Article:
there is a less appreciated truth about enzymes that i find to be equally intriguing, almost poetic. enzymes not only build and maintain life, they destroy it. or, to be a bit more accurate, they recycle its components. enzymes are largely responsible for decomposing organic matter, breaking down trees and blades of grass and human beings into the tiny carbon-rich compounds that RuBisCO created. in fact, if you take a small handful of soil from your garden, you are holding billions of free floating enzymes. they have been constructed by plants and microbes and were released into the environment to acquire something that their creator needs (i hate to use the word “creator”, when writing about science, if you have a better word, please do share). most often, this is an essential nutrient or a small sugar that can be used for energy. imagine if you could take your stomach out, and send it off to wendy’s to eat a chicken sandwich for you. not the prettiest analogy, perhaps, but this is in essence this is what microbes and plants do in the soil.

while intellectually it may be somewhat interesting to imagine billions of microbial exo-stomachs scouring the earth for their lunch, why should anyone really care about enzymes in the environment? well, truth be told, very few people do. but i’m going to tell you why an increasing number of environmental scientists are taking an interest in enzymes, not only in order to understand a process, but with the growing realization that understanding how enzymes shape our planet may be essential to averting looming environmental catastrophes.

as the agents responsible for the breakdown of organic, carbon containing compounds (and this is true in soils and aquatic ecosystems), enzymes are gatekeepers. they regulate how quickly carbon is broken down and taken up anew by living organisms. if you want to think realistically about any form of carbon sequestration in soils (an idea that has exploded in popularity in the last several years), or understand how global warming is altering ecosystems and the balance of carbon and nutrients within them, you simply cannot ignore enzymes.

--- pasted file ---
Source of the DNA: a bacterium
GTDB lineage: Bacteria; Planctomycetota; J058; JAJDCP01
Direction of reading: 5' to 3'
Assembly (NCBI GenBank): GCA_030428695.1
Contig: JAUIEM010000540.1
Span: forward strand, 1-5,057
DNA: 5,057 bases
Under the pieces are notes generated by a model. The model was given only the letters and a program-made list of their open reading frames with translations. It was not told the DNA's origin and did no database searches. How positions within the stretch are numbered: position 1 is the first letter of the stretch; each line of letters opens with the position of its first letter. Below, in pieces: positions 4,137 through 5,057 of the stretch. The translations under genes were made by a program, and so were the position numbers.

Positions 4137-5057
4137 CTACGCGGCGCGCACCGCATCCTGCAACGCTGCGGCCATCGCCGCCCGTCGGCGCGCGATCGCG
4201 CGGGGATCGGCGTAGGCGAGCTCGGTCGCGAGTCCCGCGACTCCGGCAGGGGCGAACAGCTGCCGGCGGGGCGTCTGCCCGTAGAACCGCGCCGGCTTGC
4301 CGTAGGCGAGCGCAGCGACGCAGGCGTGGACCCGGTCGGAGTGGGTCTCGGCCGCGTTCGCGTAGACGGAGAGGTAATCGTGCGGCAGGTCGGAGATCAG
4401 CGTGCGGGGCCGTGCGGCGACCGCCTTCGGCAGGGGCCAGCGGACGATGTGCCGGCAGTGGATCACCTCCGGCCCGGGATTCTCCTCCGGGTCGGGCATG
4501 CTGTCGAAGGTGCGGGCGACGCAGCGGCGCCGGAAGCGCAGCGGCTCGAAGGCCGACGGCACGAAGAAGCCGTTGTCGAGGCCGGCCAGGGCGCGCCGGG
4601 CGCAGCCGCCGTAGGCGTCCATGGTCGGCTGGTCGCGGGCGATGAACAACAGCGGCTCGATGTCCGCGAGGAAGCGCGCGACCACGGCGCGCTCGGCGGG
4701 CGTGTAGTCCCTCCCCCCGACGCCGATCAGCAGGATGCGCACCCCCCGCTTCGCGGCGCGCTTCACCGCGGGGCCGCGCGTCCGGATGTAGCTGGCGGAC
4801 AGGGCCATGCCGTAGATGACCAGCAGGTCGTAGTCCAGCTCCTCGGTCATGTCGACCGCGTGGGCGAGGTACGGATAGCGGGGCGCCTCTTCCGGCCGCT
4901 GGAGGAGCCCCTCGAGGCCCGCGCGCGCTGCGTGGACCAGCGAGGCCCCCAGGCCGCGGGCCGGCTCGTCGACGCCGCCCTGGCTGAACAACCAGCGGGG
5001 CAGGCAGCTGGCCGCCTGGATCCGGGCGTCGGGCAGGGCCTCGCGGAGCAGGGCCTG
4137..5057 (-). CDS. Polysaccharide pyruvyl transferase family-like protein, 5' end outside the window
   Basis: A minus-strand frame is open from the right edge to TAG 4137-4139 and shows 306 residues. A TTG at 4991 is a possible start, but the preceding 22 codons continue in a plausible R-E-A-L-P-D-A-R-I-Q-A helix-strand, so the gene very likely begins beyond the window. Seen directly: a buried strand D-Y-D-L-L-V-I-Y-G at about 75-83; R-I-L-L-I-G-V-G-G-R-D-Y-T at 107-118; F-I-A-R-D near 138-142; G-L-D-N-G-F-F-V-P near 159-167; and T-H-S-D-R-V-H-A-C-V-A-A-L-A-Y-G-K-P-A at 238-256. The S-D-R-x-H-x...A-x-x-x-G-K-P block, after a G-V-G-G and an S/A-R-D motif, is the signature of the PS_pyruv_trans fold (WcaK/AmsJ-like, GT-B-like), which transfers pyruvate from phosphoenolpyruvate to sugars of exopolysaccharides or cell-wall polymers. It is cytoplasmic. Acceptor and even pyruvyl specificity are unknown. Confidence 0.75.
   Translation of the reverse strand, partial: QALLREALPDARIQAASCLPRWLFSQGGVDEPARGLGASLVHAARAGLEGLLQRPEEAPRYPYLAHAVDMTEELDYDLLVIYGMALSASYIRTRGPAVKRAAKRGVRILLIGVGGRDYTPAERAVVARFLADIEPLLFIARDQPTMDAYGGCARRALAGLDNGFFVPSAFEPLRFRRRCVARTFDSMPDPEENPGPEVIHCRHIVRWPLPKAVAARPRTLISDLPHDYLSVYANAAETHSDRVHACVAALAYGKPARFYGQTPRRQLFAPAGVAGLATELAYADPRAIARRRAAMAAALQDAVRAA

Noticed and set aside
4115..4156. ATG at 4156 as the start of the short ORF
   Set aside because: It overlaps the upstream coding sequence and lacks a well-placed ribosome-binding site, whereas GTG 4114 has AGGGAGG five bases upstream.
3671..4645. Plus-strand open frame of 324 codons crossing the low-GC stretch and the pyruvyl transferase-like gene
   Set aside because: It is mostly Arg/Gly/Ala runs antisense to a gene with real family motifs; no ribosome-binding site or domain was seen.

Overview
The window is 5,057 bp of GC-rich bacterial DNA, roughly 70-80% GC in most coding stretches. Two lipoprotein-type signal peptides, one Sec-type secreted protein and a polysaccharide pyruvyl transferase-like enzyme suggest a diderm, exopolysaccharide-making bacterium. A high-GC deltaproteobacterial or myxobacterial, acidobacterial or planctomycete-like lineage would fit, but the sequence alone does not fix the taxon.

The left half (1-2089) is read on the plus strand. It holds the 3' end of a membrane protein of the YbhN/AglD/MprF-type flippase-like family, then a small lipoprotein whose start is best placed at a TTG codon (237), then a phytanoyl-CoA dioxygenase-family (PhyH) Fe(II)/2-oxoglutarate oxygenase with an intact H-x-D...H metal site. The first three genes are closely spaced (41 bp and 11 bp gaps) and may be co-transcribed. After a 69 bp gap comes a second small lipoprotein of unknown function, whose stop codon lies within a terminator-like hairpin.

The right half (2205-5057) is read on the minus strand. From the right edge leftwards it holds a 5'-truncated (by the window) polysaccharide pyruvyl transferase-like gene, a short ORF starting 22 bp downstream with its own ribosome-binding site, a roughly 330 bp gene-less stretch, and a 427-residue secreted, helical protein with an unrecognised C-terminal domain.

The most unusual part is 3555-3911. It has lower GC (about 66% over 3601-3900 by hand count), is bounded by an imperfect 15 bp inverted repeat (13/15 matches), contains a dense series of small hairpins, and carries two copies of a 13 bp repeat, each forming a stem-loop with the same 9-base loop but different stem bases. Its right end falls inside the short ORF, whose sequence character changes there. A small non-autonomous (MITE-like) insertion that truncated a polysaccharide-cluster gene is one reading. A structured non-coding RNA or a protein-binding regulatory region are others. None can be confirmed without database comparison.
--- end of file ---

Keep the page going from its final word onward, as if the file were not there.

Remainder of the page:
the fact is, much as we would like to find a way to store the huge amounts of  carbon our activities are releasing into the atmosphere back in the earth, adding carbon feeds the soil. and just as human populations increase during times of food surplus, microbial populations explode, produce more enzymes and cycle that carbon at a faster rate.

another aspect of enzyme behavior that makes global climate change scenarios even stickier is that enzymes are very, very sensitive to changes in their environment. the activity and efficiency of enzymes in the environment is closely linked to temperature, moisture, and pH conditions. my own research on soil enzymes from northeastern forests is showing that even a few degrees of temperature increase can cause a dramatic increase in the rate of the carbon-cycling reactions that these enzymes perform. droughts, on the other hand, can quickly kill demolish enzyme communities and cause carbon cycling in a system to drop off.

the behavior of enzymes in the environment, we are discovering, is far more complex and nuanced than the story i’ve outlined here. moreover, ecologists know that enzymes must be understood within a broad context. the plants, animals and environmental processes that interact to form complex ecosystems, which enzymes regulate on a very fundamental level, must be somehow integrated if we are to fully understand how these tiny reaction machines keep our earth running.

Maybe we should reconsider raking our leaves